5 items from 2016
Blame it on Al Jolson. Ever since that infernal crooner delivered the line “You ain’t heard nothin’ yet!” in 1927’s The Jazz Singer, audiences have demanded to hear actors speak in movies. The very next year, Mickey Mouse spoke in Steamboat Willie, and the era of the talkie had truly arrived. Displaced silent actress Norma Desmond (Gloria Swanson) would bemoan the situation in 1950’s Sunset Boulevard: “They had to have the ears of the whole world, too. So they opened their big mouths and out came talk, talk, talk!” The only silent films that have been made in recent decades have been deliberate throwbacks, like Michel Hazanavicius’ Oscar-winning The Artist. But maybe the silent movie, or at least the dialogue-free movie, has not yet breathed its last. On September 7, The Hollywood Reporter accidentally uploaded a wordless version of the trailer for the upcoming sequel Bridget Jones »
- Joe Blevins
Can a single film appeal to all five senses? Movies exist primarily to stimulate the viewer’s sense of sight and (from 1927’s The Jazz Singer onward) sound. There have been various attempts, including Smell-o-Vision and Odorama, to add olfactory sensations to the cinematic experience. And shows like Dinner And A Movie manage to excite the spectator’s taste buds as well. But what about the sense of touch? Aldous Huxley theorized some form of entertainment called “feelies” in his 1932 novel Brave New World, and there was also See You Next Wednesday and its remarkable “Feel-Around” gimmick.
Meanwhile, movies offer a whole range of tactile sensations, as evidenced by a new supercut from Now You See It host Jack Nugent simply entitled “Touch.” The premise could not be more basic. For a minute and a half, movie characters just touch things, including each other. Rings are fondled. Couches ...
- Joe Blevins
On this day in history as it relates to the movies...
1828 Feral teenager Kaspar Hauser is discovered wandering Nuremberg, claiming to have been raised in total isolation. Theories abound and the story inspires many artists down the road including Werner Herzog in the film The Enigma of Kaspar Hauser (1974).
1886 Al Jolson is born. Will later star in the first "talkie" The Jazz Singer (1927)
1894 Silent film star Norma Talmadge is born
1897 Bram Stoker's epistolary novel "Dracula" is published. Never stops being adapted for film and television but our hearts will always belong to Francis Coppola's Bram Stoker's Dracula (1992) despite the aggravating double possessive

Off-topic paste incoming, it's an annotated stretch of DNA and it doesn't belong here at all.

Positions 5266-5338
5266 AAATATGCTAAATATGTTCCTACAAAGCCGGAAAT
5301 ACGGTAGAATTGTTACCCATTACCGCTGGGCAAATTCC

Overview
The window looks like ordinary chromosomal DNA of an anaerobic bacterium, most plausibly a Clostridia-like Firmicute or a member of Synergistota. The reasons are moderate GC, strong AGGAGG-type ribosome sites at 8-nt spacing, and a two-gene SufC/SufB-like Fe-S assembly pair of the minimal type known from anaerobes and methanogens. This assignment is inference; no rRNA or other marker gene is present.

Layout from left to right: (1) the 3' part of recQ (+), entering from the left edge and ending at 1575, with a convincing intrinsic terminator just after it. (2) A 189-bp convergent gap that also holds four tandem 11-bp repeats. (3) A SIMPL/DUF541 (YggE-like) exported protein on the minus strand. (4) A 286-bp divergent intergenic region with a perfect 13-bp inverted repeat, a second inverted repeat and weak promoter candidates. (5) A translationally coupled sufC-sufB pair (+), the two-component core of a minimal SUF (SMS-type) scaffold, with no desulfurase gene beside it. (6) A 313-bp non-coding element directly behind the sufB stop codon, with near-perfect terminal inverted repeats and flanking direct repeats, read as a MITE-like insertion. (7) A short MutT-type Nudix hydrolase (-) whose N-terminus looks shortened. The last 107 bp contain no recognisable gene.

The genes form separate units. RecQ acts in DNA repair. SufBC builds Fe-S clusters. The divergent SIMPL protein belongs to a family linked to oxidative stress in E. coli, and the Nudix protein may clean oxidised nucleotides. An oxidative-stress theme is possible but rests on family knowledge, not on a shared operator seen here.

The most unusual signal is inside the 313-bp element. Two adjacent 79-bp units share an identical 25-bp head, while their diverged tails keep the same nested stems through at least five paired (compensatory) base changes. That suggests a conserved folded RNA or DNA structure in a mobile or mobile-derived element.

1907 John Wayne was born. Did he always talk like that?
- NATHANIEL R
Our father, Tony Gibbs, who has died aged 90, was a film editor with a long and distinguished career. He was captivated by film from an early age and that interest was nurtured by his parents, Harold, a police officer, and Violet, a cook, who took him to see The Jazz Singer when he was three years old.
After serving in the Royal Marines during the second world war, Tony began his career in the film industry. He started as an assistant in the props department and ended up in the cutting rooms, where he considered himself privileged to have enjoyed successful collaborations with the directors Tony Richardson (for whom he edited A Taste of Honey, The Loneliness of the Long Distance Runner and Tom Jones), Richard Lester (The Knack, Petulia and Juggernaut) and Nic Roeg (Walkabout and Performance). He definitely played a significant role in the “new wave” of British cinema during the 1960s. »
- Lesley Gibbs and Tessa Lumley
This week another film maker tackles a subject frequently explored in movies of the heart, perhaps best labeled the romance (but not a “rom-com”, though there’s a smidgen of humor). It’s the old “lost love” plot, where the story’s focus character (often nearing those “twilight” years) remembers his first real infatuation and heartbreak, usually eliciting pangs of remorse or regret. Popular author Nicholas Sparks has made this a standard theme in film adaptations of his work from The Notebook to The Best Of Me. Now this new release hails from across the pond, France to be precise. Unlike those previously mentioned big screen “soaps” it is a more somber meditation when the film’s protagonist’s thoughts recall My Golden Days.
Those sun drenched days belong to a scholar working for France’s department of ministry, Paul Dedalus (Mathieu Amalric). We encounter him as he prepares to leave Tajikistan for Paris. »
- Jim Batts
5 items from 2016
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